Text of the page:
How dizzying and science fictional the everyday absurdity of social media might have seemed in Seattle or A16. Back then, citizen journalists had to hurry back to an ethernet connection to upload images and file stories. Now, smart phones enable published testimony and imaging the very moment one bears witness.
Ten years ago, we interacted online based on protocols of face-to-face. Today we introduce ourselves to one another based on how we meet online—following interesting-looking strangers on Tumblr or Twitter. Maybe we’ve seen their faces already as tiny icons, friends of somebody else we know on the screen.
The state ban on face coverings enforced at demonstrations and occupations— the reason why you don’t see caucusing of Guy Fawkes masks in New York — is the real space equivalent of Google Plus and Facebook strictly enforced terms of service forbidding pseudonyms. However mandated, the generational shift toward “authenticity” online, owning one’s identity completely, is the culture that created the “We are the 99 Percent” Tumblr. The most powerful images come from the unmasked and de-anonymized, who share their grief of unemployment, student loans, the inability to afford healthcare — and the frustration in their eyes.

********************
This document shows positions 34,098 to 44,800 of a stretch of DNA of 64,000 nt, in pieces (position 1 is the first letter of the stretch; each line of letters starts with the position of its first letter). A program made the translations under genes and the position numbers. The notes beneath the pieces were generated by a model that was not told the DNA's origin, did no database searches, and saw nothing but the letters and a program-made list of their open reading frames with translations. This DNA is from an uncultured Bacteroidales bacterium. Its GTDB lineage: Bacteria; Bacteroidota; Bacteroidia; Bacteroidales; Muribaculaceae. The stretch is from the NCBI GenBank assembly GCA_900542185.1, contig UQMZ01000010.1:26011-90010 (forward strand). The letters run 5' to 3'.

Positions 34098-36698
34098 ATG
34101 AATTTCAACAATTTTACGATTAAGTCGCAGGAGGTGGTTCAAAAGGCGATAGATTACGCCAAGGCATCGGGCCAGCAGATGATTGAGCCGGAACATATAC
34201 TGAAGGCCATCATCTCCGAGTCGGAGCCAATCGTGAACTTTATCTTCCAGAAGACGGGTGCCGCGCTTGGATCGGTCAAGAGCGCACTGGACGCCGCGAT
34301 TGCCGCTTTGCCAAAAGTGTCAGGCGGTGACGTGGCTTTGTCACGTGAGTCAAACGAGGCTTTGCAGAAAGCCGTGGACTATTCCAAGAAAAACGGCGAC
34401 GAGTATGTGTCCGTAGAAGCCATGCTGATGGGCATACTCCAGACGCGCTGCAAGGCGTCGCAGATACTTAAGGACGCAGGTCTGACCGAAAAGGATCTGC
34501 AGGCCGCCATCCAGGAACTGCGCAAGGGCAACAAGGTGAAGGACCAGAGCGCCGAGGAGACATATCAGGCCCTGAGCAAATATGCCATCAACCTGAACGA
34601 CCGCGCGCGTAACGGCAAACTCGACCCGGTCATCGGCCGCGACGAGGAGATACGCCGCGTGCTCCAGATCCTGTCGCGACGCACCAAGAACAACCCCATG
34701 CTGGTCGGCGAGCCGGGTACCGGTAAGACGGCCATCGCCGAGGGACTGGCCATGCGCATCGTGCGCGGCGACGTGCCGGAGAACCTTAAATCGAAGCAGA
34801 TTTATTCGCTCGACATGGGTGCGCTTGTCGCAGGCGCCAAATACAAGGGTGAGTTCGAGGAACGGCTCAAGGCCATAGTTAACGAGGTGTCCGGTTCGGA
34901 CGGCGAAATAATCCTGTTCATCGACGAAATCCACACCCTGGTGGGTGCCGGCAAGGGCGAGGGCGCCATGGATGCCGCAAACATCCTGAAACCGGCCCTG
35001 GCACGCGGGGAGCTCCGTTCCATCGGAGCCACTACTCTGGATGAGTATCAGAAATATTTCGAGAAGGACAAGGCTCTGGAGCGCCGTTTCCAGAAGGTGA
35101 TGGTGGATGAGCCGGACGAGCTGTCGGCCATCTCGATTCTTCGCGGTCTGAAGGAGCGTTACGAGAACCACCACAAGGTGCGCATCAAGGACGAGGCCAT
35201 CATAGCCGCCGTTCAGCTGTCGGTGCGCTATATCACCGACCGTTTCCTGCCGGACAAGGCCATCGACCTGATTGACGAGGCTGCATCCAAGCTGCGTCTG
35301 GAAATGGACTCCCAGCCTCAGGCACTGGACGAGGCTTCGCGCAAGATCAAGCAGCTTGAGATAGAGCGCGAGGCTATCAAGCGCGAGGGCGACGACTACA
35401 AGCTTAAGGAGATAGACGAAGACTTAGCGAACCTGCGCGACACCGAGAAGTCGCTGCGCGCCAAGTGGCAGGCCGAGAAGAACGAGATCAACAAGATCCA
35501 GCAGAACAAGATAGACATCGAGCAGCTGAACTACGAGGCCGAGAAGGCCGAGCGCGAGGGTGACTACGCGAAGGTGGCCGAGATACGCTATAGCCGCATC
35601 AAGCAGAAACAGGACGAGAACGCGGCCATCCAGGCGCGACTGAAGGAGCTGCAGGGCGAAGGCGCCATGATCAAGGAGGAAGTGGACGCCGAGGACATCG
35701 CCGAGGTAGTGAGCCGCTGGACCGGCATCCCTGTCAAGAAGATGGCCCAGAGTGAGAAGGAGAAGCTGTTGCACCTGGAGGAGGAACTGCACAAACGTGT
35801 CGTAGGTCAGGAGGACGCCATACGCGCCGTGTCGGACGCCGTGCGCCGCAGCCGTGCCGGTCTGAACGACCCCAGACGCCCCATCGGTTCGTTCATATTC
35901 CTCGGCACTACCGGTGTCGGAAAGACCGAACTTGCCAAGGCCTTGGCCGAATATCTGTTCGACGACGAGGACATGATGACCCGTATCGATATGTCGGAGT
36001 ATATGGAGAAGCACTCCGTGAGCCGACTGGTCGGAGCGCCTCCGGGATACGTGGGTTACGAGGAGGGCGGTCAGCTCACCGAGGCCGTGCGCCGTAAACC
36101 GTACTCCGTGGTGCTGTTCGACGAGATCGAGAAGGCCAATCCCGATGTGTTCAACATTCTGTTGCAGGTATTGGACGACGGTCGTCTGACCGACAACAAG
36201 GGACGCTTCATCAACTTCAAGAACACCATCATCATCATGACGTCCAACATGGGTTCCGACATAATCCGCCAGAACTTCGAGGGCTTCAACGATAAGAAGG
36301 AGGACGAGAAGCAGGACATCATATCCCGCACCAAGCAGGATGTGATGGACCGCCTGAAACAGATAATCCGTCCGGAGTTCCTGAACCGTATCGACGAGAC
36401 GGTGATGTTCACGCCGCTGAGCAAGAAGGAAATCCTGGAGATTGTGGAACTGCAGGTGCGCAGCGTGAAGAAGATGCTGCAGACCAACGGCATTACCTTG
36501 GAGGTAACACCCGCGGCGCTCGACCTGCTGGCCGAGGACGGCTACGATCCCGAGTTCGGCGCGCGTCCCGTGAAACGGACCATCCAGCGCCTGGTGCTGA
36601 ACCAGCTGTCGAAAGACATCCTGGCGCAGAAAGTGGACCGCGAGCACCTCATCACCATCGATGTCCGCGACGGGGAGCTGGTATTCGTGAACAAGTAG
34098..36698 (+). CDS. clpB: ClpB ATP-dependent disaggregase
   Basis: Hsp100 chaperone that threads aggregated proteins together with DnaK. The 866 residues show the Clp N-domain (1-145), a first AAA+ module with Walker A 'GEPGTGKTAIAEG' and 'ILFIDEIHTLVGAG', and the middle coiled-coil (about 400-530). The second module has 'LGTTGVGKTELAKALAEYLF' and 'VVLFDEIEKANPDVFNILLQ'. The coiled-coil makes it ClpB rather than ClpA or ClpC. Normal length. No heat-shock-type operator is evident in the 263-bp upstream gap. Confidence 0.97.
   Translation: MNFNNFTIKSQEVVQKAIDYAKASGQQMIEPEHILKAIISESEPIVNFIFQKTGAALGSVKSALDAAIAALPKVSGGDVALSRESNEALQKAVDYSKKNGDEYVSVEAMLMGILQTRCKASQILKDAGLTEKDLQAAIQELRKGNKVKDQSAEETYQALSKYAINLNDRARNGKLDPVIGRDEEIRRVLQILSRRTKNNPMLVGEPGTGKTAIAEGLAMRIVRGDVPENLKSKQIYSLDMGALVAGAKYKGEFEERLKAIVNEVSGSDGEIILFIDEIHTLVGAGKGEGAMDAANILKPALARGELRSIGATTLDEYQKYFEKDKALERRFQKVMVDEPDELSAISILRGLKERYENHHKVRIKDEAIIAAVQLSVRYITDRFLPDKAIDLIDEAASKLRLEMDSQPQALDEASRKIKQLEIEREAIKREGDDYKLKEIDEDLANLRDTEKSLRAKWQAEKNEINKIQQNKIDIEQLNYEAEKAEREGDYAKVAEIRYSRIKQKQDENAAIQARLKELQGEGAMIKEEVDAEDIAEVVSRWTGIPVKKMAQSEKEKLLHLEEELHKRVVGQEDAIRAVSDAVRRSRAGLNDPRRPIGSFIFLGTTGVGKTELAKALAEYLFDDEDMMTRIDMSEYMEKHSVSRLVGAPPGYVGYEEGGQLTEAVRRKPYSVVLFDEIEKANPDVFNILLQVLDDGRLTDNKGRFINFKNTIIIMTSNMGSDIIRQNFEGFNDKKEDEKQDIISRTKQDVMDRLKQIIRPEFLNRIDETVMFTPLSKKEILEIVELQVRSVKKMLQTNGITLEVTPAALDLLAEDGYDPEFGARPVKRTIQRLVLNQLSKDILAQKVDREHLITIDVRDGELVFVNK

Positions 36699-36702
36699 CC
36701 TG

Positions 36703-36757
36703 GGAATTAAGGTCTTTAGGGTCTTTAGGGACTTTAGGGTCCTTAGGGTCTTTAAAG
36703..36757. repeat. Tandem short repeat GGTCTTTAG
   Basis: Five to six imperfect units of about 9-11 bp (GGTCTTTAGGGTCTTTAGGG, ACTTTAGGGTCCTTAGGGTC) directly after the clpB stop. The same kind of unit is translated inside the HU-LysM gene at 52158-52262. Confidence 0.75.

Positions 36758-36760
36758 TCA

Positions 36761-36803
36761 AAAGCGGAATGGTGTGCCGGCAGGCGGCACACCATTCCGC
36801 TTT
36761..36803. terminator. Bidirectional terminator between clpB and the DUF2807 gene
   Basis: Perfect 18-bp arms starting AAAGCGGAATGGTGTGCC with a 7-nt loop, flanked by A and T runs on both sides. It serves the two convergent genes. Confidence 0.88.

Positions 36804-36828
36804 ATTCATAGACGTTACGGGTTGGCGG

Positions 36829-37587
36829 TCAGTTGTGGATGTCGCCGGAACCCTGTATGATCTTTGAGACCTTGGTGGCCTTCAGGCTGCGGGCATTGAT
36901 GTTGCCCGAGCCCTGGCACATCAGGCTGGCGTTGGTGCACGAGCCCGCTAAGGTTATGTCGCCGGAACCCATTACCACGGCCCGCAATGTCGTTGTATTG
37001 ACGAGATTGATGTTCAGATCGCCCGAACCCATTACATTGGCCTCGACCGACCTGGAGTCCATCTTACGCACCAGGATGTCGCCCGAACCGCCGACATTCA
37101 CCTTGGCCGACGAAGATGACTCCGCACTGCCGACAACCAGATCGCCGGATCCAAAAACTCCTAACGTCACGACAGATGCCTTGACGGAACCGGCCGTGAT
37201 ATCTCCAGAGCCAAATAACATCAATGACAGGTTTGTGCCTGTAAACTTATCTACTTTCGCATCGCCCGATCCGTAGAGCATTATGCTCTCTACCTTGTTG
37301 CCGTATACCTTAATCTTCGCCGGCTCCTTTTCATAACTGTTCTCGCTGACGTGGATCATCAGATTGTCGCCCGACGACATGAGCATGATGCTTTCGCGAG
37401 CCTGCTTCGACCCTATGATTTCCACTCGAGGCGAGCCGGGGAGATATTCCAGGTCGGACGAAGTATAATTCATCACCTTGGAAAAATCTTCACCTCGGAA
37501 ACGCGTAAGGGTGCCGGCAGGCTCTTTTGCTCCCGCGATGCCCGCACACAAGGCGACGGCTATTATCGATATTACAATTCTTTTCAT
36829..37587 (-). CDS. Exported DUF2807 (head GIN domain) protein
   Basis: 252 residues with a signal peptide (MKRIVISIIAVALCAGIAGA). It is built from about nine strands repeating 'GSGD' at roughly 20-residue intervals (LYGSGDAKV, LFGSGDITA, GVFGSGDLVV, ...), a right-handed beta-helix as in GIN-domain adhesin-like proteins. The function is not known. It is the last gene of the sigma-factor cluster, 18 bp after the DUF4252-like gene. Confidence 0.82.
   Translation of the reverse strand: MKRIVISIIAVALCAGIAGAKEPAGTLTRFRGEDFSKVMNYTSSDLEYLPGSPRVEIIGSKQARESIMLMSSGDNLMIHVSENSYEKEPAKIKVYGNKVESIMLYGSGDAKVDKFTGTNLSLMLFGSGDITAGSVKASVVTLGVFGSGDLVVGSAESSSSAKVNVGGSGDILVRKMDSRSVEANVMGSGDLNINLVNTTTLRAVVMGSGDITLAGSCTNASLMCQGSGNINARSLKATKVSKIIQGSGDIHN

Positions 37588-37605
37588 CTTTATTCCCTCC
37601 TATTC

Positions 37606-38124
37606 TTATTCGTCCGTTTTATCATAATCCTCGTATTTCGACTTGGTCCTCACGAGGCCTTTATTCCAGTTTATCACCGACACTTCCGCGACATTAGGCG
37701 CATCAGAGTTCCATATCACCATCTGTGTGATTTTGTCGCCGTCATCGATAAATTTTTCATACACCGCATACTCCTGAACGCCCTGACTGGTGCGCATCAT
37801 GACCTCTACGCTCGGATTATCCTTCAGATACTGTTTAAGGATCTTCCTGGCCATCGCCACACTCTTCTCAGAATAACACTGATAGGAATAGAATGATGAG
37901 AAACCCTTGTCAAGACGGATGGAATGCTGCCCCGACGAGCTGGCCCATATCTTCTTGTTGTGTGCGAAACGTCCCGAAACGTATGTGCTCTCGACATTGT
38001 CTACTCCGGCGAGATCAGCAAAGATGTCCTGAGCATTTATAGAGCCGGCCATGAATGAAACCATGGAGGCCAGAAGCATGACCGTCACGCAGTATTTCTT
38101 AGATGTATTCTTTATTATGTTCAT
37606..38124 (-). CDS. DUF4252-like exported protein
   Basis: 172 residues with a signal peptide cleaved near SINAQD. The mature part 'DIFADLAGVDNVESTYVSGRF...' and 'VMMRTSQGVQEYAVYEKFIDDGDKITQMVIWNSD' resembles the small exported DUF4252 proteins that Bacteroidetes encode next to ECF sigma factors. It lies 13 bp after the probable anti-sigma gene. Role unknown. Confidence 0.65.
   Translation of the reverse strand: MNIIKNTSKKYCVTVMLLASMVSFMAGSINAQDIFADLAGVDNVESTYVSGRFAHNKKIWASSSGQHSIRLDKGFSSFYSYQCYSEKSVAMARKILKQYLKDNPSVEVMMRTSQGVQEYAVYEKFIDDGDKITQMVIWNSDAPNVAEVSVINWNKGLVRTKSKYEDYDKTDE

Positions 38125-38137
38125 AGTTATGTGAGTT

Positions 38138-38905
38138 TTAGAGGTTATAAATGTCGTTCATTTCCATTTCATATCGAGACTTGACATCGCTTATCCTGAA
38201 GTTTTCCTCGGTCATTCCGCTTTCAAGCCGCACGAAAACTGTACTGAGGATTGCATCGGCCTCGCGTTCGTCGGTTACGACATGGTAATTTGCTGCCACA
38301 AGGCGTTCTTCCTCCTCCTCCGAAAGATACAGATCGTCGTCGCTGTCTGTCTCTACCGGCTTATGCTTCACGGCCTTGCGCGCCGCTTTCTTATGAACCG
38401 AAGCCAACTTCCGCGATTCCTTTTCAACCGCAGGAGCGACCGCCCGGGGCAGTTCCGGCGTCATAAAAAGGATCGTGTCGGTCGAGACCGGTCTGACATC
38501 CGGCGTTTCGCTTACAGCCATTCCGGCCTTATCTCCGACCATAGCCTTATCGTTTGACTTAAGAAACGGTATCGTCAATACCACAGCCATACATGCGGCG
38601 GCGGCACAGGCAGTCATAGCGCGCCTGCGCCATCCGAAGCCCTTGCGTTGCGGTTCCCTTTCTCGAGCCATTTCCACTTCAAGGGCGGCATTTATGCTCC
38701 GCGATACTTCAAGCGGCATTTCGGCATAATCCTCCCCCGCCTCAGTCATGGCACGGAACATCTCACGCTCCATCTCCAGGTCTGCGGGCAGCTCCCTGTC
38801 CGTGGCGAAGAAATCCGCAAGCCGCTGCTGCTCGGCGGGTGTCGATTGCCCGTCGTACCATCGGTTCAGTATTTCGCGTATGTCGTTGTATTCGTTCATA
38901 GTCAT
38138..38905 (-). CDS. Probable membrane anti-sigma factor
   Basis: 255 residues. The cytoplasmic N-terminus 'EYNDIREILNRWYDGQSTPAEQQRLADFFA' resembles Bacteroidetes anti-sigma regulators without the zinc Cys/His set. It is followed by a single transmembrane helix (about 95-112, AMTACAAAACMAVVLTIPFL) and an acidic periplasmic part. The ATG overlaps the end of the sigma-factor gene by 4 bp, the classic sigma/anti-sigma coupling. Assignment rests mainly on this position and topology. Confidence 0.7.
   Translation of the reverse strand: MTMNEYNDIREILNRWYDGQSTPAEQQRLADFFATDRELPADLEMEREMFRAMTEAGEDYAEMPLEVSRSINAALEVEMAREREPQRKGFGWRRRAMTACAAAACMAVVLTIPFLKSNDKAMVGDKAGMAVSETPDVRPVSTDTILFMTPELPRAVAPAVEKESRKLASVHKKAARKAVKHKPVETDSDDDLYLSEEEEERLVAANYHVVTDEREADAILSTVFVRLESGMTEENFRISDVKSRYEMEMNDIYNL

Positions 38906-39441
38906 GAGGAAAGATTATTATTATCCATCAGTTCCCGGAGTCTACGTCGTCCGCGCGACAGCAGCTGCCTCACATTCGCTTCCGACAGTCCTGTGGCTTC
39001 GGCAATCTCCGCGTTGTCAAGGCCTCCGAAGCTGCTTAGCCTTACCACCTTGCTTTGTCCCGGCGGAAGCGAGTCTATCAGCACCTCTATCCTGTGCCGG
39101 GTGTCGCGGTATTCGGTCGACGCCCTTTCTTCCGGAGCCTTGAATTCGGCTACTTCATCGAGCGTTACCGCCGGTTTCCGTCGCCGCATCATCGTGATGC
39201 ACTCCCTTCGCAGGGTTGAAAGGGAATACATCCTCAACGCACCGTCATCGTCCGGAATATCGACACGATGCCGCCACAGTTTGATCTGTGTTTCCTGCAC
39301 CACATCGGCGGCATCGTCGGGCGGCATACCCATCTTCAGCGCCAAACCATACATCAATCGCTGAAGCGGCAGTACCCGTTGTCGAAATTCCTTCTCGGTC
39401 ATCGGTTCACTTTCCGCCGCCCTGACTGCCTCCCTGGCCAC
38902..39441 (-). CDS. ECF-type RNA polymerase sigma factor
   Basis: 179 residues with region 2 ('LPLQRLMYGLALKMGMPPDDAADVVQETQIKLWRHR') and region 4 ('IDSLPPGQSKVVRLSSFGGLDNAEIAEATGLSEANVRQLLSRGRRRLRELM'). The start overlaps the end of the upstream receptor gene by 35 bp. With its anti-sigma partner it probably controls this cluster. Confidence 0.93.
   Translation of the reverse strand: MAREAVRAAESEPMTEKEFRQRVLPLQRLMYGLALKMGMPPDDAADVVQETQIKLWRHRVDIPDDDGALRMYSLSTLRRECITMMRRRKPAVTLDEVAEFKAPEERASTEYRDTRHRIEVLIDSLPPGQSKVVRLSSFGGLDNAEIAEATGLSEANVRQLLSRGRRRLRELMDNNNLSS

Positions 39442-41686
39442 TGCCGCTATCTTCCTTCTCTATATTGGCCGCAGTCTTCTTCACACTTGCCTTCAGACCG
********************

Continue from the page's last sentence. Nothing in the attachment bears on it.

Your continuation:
That isn’t to dismiss Anonymous’ — and thus 4chan’s — role in developing this movement. Zuccotti Park is an immersive experience. Its intricate LARP-like gameplay; the possibility to volunteer service to the first aid, sanitation, library, or media units regardless of experience; comes from the trickster spirit of decentralized web culture. Like the internet, Zuccotti Park offers the potential to assume any identity with knowledge and curiosity. Anyone can be anything in the occupied space — cooks, janitors, nurses, librarians, dreamers.